Wafcon 2022: South Africa will be 'punished' without improvement

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South Africa players in action against TunisiaSouth Africa were runners-up at the last Wafcon in 2018 and are looking to win the tournament for the first time

South Africa will be "punished" unless they perform better in their Women's Africa Cup of Nations (Wafcon) semi-final against Zambia, according to midfielder Linda Motlhalo.

"The fact we needed to qualify for the World Cup put ourselves under pressure, instead of just keeping the ball and playing our football," Motlhalo told BBC Sport Africa.

"We scored a goal and we stopped playing. We could do better. Now we're going to the semi-final, if we don't play we'll get punished."

A first-half goal scored by Jermaine Seoposenwe was enough to see the 2018 Wafcon runners-up through to their second World Cup.

But the South Africans, playing without injured star Thembi Kgatlana, struggled to put away a host of good chances in the second half, were nervy at the back and came under a period of sustained pressure from the Tunisians.

"The main focus was on the objectives we have put as a team," midfielder Refiloe Jane, who was returning from Covid-19, said.

"We needed each other more than ever. We stayed together. We fought for one another and made sure we got the result."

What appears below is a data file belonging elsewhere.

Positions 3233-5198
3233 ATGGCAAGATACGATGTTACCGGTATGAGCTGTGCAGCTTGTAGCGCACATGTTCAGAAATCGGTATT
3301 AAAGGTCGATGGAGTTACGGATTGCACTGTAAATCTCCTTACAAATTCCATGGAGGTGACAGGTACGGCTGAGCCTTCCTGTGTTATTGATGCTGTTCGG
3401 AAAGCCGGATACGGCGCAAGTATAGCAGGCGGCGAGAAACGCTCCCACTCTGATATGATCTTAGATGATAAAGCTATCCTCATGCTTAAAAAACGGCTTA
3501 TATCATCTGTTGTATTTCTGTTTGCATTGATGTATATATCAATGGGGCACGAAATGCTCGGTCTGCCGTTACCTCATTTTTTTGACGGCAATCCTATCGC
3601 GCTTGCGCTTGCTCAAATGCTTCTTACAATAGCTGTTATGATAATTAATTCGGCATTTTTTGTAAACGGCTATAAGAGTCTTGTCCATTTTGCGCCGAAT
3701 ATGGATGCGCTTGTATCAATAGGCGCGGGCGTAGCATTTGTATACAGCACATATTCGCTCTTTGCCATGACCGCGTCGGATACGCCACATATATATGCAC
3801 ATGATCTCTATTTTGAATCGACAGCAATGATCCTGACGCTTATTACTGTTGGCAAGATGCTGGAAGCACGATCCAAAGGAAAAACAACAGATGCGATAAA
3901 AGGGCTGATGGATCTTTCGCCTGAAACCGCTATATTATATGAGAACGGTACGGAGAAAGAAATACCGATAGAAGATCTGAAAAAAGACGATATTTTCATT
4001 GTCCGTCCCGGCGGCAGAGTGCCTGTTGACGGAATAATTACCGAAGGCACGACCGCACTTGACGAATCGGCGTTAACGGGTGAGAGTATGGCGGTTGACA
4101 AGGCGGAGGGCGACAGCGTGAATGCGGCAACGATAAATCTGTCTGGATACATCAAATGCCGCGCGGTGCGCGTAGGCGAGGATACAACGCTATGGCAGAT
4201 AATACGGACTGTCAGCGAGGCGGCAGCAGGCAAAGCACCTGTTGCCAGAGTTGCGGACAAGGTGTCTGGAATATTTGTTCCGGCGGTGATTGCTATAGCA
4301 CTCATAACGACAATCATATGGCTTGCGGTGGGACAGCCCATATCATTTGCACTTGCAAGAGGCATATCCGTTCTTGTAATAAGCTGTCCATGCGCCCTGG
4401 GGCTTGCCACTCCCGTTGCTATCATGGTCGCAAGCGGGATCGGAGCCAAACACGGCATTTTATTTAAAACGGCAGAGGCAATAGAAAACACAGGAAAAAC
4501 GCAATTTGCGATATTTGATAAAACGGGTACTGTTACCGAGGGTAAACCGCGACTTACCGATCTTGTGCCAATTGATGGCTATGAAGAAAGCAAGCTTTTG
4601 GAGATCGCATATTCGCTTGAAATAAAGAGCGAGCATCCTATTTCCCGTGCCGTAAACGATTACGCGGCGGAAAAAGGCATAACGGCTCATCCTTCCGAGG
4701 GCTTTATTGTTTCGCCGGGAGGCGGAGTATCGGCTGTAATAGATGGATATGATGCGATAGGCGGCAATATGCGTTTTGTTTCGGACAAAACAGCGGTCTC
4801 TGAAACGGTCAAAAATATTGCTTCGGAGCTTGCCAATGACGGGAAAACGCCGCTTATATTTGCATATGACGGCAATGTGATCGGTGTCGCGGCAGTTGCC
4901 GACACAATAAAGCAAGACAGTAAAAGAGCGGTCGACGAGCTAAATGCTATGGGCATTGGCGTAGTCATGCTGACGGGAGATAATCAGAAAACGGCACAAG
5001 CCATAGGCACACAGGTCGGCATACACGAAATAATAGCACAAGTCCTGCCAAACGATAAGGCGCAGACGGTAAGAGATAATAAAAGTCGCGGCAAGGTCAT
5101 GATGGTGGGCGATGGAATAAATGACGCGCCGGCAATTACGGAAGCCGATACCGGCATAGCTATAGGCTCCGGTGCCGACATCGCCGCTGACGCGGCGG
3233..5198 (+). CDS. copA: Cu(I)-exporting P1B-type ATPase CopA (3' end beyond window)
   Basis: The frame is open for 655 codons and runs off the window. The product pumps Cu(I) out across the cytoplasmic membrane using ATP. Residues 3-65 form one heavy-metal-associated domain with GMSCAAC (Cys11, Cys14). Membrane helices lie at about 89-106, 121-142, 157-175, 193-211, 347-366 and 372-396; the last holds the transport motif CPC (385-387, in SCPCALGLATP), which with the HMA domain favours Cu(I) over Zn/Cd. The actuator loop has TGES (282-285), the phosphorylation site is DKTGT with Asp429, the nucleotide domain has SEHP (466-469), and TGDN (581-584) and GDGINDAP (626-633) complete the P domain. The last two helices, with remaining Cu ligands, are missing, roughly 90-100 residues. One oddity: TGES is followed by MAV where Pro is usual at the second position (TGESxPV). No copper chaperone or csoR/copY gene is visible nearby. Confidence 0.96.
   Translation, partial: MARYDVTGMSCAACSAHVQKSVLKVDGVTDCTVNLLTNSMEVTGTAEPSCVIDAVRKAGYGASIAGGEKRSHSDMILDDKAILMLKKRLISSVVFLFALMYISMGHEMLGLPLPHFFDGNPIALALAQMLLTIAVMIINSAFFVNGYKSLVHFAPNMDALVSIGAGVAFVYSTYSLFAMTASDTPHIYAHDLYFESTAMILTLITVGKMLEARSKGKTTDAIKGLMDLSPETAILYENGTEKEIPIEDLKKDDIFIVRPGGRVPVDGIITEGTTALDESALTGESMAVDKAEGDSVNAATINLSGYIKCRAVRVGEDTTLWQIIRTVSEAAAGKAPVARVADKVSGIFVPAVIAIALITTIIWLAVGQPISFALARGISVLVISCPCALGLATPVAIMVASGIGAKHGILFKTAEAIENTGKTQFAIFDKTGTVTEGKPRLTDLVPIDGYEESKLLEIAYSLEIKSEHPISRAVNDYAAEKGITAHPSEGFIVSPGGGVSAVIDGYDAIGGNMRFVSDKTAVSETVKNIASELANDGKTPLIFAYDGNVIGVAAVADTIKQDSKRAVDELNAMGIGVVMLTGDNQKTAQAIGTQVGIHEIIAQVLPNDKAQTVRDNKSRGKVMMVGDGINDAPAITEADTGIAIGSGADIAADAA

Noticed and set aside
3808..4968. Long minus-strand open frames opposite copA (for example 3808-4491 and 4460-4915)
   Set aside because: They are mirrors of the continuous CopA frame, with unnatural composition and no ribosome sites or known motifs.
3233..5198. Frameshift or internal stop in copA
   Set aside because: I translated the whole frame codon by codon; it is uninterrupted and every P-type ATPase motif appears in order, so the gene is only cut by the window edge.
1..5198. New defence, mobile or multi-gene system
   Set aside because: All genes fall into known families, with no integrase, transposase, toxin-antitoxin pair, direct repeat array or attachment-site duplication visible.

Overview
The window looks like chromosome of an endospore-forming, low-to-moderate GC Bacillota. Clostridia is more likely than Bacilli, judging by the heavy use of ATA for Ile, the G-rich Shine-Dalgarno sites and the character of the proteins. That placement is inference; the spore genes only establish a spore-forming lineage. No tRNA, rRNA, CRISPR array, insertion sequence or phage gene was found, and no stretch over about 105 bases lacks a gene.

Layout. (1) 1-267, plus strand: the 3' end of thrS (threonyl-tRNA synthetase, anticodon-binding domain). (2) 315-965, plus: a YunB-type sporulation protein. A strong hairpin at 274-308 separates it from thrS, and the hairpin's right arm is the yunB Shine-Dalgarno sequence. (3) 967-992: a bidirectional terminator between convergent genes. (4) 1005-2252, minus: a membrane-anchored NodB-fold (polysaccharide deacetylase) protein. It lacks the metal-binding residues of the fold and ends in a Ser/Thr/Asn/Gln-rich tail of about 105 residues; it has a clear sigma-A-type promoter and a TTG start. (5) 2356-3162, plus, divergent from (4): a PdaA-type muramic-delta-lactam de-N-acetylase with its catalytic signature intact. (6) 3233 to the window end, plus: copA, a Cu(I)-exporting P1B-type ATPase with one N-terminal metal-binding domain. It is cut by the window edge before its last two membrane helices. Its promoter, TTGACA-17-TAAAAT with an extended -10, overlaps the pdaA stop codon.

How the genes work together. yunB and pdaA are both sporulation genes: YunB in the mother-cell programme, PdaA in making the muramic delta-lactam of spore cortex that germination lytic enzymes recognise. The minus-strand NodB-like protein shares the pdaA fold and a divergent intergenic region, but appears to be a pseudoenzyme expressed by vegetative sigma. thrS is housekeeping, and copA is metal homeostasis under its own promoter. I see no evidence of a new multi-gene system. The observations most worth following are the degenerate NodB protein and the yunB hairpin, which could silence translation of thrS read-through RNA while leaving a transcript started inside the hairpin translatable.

Holders Nigeria face down home fans - and criticism

Christy Ucheibe heads in a goal for NigeriaDefending champions Nigeria lost their opening game against South Africa but have bounced back to beat Botswana, Burundi and Cameroon to reach the last four

Nigeria also booked their Wafcon semi-final place on Thursday, with a gritty 1-0 victory over neighbours Cameroon to reach their ninth successive World Cup.

The Super Falcons will face Morocco for a place in the final, but coach Randy Waldrum says the says the reigning champions are unbothered about facing the hosts - even if the Atlas Lionesses will be roared on by a partisan crowd.

"I have a lot of respect for Morocco. I think they're one of the best sides here in the tournament," the American said.

"I think their goals have pretty much all come off a set pieces of some sort. We know they're very capable and very dangerous in those situations.

"Fans here in Morocco have been fantastic coming out supporting their team so we fully expect it to be a full stadium. I don't think that's a concern.

"Our players have played in big stages. And when you're looking at some of our players that play abroad, most of them are playing in clubs that are playing in front of good crowds.

"Obviously you want the fans on your side. We know that's not going to happen, but I think our players will respond fine with it."

Rasheedat Ajibade's goal against Cameroon set up Monday's crunch clash in Rabat, and the Spain-based forward says Nigeria's players must block out the noise of criticism to have a chance of arriving at the World Cup as African champions again.

"If you are at the top it's a bit stressful - so much pressure to maintain the success or to be at the top," the 22-year-old said.

"But we've been able to build a capacity to absorb whatever pressure is coming in and all sorts of criticism.

"Right now we're not focusing on the criticism. We know the goal ahead of us, so it doesn't matter if they criticise us, it doesn't matter if they're for us.

"What matters is what we can control, which is our consistency in training and building ahead of the next game against Morocco."

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